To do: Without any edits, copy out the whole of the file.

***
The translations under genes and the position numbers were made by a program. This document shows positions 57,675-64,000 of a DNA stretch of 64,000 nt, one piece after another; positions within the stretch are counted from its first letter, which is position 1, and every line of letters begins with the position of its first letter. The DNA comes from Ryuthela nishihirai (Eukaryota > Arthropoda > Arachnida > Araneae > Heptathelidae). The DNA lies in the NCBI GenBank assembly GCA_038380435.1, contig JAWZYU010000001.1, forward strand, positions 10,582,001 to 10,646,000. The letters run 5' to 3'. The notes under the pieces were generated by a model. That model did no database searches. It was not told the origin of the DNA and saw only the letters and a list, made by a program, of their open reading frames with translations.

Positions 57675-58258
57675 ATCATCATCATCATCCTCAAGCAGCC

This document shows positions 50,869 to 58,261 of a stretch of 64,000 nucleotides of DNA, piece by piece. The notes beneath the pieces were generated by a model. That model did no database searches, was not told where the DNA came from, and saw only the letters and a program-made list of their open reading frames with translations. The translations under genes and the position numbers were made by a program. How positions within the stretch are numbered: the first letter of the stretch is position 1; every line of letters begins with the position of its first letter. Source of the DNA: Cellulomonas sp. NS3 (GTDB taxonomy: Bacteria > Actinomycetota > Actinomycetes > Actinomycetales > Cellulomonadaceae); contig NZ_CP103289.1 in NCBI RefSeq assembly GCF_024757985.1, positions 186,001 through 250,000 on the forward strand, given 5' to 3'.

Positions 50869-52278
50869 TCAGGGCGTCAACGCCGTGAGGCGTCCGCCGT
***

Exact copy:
The translations under genes and the position numbers were made by a program. This document shows positions 57,675-64,000 of a DNA stretch of 64,000 nt, one piece after another; positions within the stretch are counted from its first letter, which is position 1, and every line of letters begins with the position of its first letter. The DNA comes from Ryuthela nishihirai (Eukaryota > Arthropoda > Arachnida > Araneae > Heptathelidae). The DNA lies in the NCBI GenBank assembly GCA_038380435.1, contig JAWZYU010000001.1, forward strand, positions 10,582,001 to 10,646,000. The letters run 5' to 3'. The notes under the pieces were generated by a model. That model did no database searches. It was not told the origin of the DNA and saw only the letters and a list, made by a program, of their open reading frames with translations.

Positions 57675-58258
57675 ATCATCATCATCATCCTCAAGCAGCC

This document shows positions 50,869 to 58,261 of a stretch of 64,000 nucleotides of DNA, piece by piece. The notes beneath the pieces were generated by a model. That model did no database searches, was not told where the DNA came from, and saw only the letters and a program-made list of their open reading frames with translations. The translations under genes and the position numbers were made by a program. How positions within the stretch are numbered: the first letter of the stretch is position 1; every line of letters begins with the position of its first letter. Source of the DNA: Cellulomonas sp. NS3 (GTDB taxonomy: Bacteria > Actinomycetota > Actinomycetes > Actinomycetales > Cellulomonadaceae); contig NZ_CP103289.1 in NCBI RefSeq assembly GCF_024757985.1, positions 186,001 through 250,000 on the forward strand, given 5' to 3'.

Positions 50869-52278
50869 TCAGGGCGTCAACGCCGTGAGGCGTCCGCCGT